Date of Award
Doctor of Philosophy
Ecology, Evolution, and Organismal Biology
Ecology, Evolution, and Organismal Biology; Environmental Science
Lynn G Clark
Vegetation dynamics at regional to subcontinental scales are complex, and our understanding of the critical factors which govern them is far from complete. Temperature operates on a roughly longitudinal gradient across North America, while precipitation gradients are roughly latitudinal. What results is a complex climate space which is then further subdivided by topography, underlying geology, surface and subsurface hydrology, and seasonality, to name but a few, into broad-scale vegetation zones, or ecoregions. I used a combination of approaches to investigate climate and vegetation dynamics at multiple spatiotemporal scales, and to develop new tools to study past climate.
Defining and delineating past ecoregions has long presented a challenge. Fossil pollen distinguishes between major biome types, i.e., grassland versus forest, with great success. However, distinguishing between prairie types at regional to subcontinental scales using the pollen record has been impossible. The ratio of Ambrosia (ragweed) to Artemisia (sagebrush, wormwood, mugwort) pollen has been shown to differentiate between tallgrass, mixed grass, and shortgrass prairie over a small portion of the modern Great Plains of North America. I extended that technique, and showed that the log-transformed Ambrosia to Artemisia ratio can reliably distinguish between subregions within the Great Plains, as well as regions immediately adjacent. In addition, I found that the relationship between Ambrosia and Artemisia pollen is best explained by precipitation rather than temperature, and that it produces reliable precipitation estimates when used to create models. This will allow for better reconstructions of past climate and improve delineations of past ecoregion boundaries.
Pollen data are routinely used in paleoenvironmental studies to understand past climate and vegetation. One existing limitation in working with pollen data is the need to write code in order to execute several of the routine analyses in paleoecological work. I developed GeoPollen, a Shiny Dashboard application, to be a streamlined, user-friendly GUI-based tool for performing these basic analyses. Users are able to utilize more than 3,000 publicly available pollen datasets from the Neotoma Paleoecology Database spanning the last 22,000 years from the United States and Canada. GeoPollen performs a suite of common tasks on demand and generates diagnostics necessary for evaluating results. I developed GeoPollen in order to increase the openness and accessibility of late Quaternary pollen data.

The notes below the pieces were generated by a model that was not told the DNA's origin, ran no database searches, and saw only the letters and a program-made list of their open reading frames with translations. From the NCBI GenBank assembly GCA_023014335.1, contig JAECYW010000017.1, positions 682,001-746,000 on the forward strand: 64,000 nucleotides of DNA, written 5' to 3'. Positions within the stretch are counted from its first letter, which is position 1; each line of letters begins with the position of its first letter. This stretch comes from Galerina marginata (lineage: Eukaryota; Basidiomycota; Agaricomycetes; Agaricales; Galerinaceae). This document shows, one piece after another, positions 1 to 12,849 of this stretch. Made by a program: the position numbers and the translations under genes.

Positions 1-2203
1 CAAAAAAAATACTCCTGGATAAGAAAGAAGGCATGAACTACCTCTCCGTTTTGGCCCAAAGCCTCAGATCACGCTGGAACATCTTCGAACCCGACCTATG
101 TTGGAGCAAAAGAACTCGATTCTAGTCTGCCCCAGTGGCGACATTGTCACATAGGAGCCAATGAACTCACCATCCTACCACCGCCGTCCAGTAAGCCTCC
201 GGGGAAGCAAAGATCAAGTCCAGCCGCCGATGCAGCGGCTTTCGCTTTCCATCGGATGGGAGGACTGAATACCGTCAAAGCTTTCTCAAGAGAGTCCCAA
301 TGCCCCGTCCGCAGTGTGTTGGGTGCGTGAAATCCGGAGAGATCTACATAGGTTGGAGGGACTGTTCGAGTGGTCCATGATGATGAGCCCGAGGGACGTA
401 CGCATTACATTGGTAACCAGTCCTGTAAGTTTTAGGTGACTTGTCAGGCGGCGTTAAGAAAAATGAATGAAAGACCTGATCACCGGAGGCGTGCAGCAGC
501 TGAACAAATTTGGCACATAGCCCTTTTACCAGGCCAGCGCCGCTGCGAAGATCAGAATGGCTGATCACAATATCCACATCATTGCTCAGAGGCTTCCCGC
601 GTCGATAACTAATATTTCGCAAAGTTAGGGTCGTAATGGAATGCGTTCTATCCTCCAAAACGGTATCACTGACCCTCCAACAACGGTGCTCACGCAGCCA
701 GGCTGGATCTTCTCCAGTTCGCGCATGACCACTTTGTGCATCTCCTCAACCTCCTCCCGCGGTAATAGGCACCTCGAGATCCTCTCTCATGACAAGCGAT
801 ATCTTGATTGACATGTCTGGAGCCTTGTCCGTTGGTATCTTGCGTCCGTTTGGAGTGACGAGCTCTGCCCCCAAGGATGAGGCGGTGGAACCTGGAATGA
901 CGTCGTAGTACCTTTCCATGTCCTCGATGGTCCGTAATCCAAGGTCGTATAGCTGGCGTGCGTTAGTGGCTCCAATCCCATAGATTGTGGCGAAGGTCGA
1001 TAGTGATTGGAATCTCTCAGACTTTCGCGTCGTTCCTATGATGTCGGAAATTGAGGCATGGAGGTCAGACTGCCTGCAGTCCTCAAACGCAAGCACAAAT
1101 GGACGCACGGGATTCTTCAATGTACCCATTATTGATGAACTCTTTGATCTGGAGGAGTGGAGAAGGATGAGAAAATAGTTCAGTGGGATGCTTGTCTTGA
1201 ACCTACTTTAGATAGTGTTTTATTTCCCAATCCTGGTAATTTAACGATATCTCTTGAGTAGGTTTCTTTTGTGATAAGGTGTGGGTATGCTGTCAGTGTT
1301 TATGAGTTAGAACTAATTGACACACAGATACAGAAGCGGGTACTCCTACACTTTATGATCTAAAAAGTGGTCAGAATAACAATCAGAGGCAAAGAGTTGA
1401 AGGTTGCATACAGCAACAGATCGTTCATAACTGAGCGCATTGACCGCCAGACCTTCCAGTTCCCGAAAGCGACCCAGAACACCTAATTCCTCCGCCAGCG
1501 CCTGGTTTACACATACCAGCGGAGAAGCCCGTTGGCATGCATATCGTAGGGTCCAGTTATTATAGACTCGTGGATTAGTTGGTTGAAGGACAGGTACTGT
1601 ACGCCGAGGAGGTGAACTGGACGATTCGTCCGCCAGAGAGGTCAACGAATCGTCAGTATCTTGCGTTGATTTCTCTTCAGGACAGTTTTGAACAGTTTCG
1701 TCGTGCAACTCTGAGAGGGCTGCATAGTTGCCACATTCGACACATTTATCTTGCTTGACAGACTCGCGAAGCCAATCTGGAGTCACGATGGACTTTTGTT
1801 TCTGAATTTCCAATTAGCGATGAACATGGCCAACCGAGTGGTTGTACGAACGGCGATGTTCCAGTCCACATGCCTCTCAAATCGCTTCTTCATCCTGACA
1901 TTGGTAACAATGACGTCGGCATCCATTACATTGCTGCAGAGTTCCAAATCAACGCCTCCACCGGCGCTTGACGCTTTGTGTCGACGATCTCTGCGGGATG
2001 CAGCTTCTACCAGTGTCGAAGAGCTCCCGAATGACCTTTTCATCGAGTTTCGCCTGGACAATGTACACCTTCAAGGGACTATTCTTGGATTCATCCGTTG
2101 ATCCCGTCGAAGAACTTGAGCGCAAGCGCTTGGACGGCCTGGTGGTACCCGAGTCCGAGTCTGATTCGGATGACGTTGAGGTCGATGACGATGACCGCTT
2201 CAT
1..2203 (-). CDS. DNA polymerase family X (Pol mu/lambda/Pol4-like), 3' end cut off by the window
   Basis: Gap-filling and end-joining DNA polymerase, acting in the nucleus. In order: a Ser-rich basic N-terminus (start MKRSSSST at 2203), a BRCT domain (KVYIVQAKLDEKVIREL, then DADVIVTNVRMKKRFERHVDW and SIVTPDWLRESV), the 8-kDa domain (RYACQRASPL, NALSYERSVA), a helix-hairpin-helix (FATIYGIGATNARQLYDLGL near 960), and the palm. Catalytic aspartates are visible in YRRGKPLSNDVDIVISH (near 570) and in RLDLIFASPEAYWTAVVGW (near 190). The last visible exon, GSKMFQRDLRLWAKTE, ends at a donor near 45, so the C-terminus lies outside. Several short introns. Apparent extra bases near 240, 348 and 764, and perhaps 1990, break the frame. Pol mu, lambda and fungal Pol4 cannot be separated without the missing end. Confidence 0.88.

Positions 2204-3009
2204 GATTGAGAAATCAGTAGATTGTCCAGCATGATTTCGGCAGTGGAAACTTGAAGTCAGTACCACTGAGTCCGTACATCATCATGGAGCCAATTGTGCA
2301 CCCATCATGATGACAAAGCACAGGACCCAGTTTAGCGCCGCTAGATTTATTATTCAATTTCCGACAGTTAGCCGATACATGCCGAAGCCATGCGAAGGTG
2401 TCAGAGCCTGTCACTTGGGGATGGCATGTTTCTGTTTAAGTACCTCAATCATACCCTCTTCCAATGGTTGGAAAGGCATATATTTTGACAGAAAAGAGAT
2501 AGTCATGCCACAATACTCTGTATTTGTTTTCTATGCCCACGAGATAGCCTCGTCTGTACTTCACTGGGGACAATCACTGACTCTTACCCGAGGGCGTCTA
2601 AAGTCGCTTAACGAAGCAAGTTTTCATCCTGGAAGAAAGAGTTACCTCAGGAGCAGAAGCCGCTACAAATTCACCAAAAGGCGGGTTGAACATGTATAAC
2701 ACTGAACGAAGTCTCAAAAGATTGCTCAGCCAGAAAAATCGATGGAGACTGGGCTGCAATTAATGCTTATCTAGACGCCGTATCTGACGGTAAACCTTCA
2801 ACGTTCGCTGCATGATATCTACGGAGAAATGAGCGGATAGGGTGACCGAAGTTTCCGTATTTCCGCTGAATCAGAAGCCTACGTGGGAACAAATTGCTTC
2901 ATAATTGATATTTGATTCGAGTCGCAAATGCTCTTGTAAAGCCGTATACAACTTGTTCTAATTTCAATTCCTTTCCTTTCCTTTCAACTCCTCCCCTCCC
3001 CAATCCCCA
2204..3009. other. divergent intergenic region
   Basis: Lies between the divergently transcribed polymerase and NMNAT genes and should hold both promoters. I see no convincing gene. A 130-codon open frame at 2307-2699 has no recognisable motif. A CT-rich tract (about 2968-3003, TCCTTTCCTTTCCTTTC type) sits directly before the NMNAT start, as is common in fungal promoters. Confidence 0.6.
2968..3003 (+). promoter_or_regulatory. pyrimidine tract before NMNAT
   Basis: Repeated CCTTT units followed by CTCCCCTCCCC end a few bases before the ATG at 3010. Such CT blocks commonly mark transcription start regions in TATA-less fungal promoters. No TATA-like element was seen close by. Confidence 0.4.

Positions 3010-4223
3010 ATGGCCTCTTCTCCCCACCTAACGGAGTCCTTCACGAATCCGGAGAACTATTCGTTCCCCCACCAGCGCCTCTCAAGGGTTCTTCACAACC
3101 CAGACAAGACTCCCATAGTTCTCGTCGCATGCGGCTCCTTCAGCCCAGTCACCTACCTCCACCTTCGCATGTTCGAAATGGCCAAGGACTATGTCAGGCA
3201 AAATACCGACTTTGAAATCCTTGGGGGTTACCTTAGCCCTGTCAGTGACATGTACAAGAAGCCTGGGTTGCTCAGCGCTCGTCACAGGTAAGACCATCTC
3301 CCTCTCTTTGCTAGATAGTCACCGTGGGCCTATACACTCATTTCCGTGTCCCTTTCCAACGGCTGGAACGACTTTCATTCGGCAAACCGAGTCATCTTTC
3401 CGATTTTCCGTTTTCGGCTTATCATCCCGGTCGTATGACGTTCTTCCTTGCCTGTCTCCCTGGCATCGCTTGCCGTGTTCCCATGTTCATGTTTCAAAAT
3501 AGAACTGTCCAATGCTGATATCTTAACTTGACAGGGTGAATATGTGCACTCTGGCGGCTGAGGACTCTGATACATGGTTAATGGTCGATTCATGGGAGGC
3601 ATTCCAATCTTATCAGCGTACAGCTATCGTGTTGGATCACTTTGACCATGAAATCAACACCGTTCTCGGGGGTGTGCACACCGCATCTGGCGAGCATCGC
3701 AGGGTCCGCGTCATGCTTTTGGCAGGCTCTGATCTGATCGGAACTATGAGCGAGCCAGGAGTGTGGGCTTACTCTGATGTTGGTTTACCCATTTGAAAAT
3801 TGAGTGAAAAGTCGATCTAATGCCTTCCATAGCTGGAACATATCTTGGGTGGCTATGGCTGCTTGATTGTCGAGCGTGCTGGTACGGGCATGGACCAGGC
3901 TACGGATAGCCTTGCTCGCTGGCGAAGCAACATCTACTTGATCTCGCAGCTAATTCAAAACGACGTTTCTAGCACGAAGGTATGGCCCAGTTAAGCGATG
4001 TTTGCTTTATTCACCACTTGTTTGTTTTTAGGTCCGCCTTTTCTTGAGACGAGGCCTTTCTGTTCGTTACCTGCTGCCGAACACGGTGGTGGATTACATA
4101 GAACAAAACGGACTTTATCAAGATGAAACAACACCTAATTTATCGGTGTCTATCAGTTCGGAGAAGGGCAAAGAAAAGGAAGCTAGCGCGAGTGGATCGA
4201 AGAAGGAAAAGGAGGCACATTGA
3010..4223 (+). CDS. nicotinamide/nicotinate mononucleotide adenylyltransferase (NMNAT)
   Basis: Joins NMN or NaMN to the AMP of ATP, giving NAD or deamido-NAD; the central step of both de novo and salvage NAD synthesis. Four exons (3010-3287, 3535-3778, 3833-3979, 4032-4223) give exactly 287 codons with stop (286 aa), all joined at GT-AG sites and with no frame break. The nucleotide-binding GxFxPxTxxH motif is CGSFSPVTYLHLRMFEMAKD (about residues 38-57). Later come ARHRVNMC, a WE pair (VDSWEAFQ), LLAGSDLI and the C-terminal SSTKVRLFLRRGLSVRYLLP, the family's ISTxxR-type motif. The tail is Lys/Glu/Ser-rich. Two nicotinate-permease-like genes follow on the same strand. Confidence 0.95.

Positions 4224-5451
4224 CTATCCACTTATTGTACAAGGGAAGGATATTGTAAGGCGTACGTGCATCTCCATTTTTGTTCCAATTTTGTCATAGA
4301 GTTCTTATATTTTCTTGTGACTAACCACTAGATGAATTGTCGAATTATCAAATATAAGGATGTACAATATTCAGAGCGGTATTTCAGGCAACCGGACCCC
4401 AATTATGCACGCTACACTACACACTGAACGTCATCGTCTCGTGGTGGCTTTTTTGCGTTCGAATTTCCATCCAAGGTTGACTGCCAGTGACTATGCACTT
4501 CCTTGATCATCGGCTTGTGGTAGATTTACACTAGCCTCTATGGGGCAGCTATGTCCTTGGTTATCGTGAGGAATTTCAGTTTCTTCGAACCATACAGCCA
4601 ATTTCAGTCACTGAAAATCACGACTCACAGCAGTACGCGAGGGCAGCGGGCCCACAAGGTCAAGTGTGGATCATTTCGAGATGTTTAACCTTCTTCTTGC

Boundaries between vegetation types are often highly sensitive to perturbations in climate. For example, the tallgrass prairie-temperate forest ecotone in Minnesota shifted rapidly and repeatedly during the mid-Holocene climate optimum, a warm and dry period ~9,000 - 5,000 years ago. A much less well-understood region exists at the southern limit of the prairie in southwest Missouri. This location serves as an excellent model system, as it represents a transitional zone between temperate grasslands and warm forests. I employed a multiproxy approach using soil carbon isotopes (a proxy for the C3:C4 ratio of the vegetation, and thereby hydroclimate), charcoal (a paleofire proxy), and phytoliths (taxonomically significant silica bodies produced by many plants) to examine vegetation dynamics at the tallgrass prairie-Ozark forest ecotone. Forest has not significantly invaded the prairie during the last 20,000 years, but the prairie has shifted from mixed grass (dry-mesic) to tallgrass (mesic) within the last 4,000 years. Fire likely played only a minor role until the mid-Holocene, after which it became frequent. This body of work serves to expand our understanding of the signals produced by vegetation in response to changing climate across the North American midcontinent throughout the late Quaternary.
Hannah M Carroll
Carroll, Hannah M., "Late Quaternary paleoecology of the North American midcontinent" (2020). Graduate Theses and Dissertations. 17846.
Available for download on Tuesday, December 15, 2020